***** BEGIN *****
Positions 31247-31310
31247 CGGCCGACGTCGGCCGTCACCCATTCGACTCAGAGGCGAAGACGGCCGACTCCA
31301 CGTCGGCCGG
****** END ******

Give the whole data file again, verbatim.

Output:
Positions 31247-31310
31247 CGGCCGACGTCGGCCGTCACCCATTCGACTCAGAGGCGAAGACGGCCGACTCCA
31301 CGTCGGCCGG